MEMPHIS, Tenn. – One thousand leaders of the nation’s labor movement, gathered here for the AFL-CIO’s Rev. Dr. Martin Luther King Jr. Holiday Observance, launched a drive Jan. 18 to “take back the country” in the 2008 elections.
Heeding King’s 1961 declaration that “the vote is our most powerful weapon,” labor and civil rights leaders mapped plans and held training sessions to arm trade unionists with tools they hope will elect a pro-worker president, larger pro-labor majorities in the Senate and the House, pro-labor governors and hundreds of progressives in state legislative bodies. Observers called it the most ambitious election effort ever by labor and its allies.
“Dr. King would indeed be proud if he could see the field of the main Democratic contenders for the presidency, a woman, an African American, and a white male who opened his campaign for the job in the Lower Ninth Ward of New Orleans,” Walters declared as delegates rose to their feet and cheered.
“As always, we must keep the issues on the front burner,” he said, “but I think we can live with any of these three candidates and when could we ever say that before about all the possible nominees of one of the big parties?”
Also fueling the determination of labor and civil rights leaders to focus on the elections is the dismal record of the Bush administration which was emphasized by speaker after speaker at the King commemoration. Included on the list of “Bush disasters” were 4,000 dead American soldiers in Iraq, first the lack of and then the wrong response to Hurricane Katrina, the obscene and growing income gap between rich and poor, and use of the National Labor Relations Board, which was intended to protect union organizers to instead destroy organizing rights.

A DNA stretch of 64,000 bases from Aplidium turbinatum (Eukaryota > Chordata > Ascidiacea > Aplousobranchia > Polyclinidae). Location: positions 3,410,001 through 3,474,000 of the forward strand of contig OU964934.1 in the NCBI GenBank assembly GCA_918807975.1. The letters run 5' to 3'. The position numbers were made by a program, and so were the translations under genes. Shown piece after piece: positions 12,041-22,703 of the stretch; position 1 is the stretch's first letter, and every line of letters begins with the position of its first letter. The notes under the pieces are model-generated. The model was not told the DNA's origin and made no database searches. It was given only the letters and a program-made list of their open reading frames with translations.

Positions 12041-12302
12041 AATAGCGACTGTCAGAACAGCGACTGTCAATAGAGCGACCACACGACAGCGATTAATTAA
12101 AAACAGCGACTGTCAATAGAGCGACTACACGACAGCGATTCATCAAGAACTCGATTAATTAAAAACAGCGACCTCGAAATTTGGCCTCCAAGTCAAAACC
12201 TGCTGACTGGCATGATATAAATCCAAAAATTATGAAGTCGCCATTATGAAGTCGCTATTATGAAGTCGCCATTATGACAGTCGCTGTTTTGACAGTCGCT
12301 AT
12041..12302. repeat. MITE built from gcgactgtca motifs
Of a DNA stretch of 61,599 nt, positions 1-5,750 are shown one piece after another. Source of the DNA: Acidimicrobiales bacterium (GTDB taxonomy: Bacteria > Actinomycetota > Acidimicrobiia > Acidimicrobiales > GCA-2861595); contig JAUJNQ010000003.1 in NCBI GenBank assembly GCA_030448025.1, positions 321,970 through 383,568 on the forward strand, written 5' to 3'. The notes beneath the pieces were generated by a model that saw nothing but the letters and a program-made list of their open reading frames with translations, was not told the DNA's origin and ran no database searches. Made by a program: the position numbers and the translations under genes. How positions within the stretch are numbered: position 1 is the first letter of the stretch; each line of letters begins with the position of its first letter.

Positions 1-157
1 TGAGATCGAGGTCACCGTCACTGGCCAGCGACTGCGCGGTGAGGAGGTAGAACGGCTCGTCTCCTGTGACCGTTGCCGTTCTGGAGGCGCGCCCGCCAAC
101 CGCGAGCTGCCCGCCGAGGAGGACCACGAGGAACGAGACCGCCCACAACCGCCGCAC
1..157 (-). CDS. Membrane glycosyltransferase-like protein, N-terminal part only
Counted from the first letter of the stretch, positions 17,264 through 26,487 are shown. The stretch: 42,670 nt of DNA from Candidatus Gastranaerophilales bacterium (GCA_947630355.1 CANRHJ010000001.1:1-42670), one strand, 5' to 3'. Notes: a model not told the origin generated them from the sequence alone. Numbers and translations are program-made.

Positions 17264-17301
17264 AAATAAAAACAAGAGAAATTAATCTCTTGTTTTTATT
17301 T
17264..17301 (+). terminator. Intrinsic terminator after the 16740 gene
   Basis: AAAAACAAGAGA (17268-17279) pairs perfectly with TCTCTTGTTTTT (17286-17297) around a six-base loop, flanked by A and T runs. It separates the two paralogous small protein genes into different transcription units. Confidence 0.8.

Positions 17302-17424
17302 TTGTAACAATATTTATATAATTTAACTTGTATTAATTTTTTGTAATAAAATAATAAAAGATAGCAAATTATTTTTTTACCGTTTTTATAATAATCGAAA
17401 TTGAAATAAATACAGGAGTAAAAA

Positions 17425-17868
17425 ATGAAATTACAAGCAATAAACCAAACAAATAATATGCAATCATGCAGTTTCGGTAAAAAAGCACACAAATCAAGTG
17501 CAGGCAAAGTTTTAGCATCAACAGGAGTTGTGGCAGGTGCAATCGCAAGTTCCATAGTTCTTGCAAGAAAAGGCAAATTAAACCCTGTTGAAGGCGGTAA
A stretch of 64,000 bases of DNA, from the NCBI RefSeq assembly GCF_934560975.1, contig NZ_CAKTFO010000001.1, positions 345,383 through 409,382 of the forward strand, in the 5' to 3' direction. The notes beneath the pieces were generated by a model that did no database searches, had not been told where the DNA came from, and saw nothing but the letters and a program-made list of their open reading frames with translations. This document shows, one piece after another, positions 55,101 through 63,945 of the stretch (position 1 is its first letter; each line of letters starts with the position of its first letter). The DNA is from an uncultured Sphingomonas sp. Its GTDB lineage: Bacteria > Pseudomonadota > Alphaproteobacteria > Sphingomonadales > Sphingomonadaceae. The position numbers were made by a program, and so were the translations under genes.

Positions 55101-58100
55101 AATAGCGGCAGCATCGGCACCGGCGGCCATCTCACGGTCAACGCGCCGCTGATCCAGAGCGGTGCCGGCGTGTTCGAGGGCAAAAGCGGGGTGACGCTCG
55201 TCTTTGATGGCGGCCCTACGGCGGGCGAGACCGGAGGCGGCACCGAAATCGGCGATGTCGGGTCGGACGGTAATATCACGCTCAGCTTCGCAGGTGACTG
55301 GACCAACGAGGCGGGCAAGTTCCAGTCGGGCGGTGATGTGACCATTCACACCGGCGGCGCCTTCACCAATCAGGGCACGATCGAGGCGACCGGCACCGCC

A major focus by labor on the elections is giving Republicans cause to be fearful.
AFL-CIO figures discussed at the King commemoration show that in 2004 the Democrat, John Kerry, lost to Bush by just 135,000 votes, a razor thin margin. If the trade union vote were subtracted from the 2004 totals the vote would not have been close at all. Kerry would have carried only Washington, Maine, Vermont and Connecticut.
Dr. King’s commitment to labor rights in America and around the world actually began long before the 1968 sanitation workers’ strike here when he was assassinated. His Dec. 11, 1961, declaration that “Our needs are identical with labor’s needs” was invoked here by several speakers who called for continuation of the “historical unity” of the labor and civil rights movements. That unity, they stressed, will make the 2008 election plan realizable.
In addition to electing a pro-worker president, the AFL-CIO announced here Jan. 18 that it will increase the pro-labor majority in the Senate by targeting 17 states where it believes progressives can be elected. The states on this list are Maine, New Hampshire, Pennsylvania, Virginia, Florida, Michigan, Wisconsin, Missouri, Iowa, Colorado, New Mexico, Arizona, Nevada, Oregon, Washington and Alaska.
Labor will add to that list three states, Alabama, Nebraska, and South Dakota, in which it believes it can elect pro-worker governors.
Anti-labor forces are responding by trying to divert some of labor’s time and efforts. Labor leaders in the relevant states were called together in groups in Memphis to study these right wing initiatives and to map plans to defeat them. The anti-labor efforts are coming in the form of “right to work,” “paycheck deception” and “anti-affirmative action” initiatives in Oregon, Colorado, Missouri, and Michigan. Unionists in Memphis were confident they could defeat all of the right wing initiatives.
Also included in the planning were Congressional seats. Unionists in Memphis mapped plans to take 68 additional seats in Congress, which would create a large pro-worker majority in the House.
In state legislatures across the country they targeted 200 state legislative seats. “Labor, when all is told,” Ackerman said, “will be mobilizing 15 million union voters in 528 races across the country.”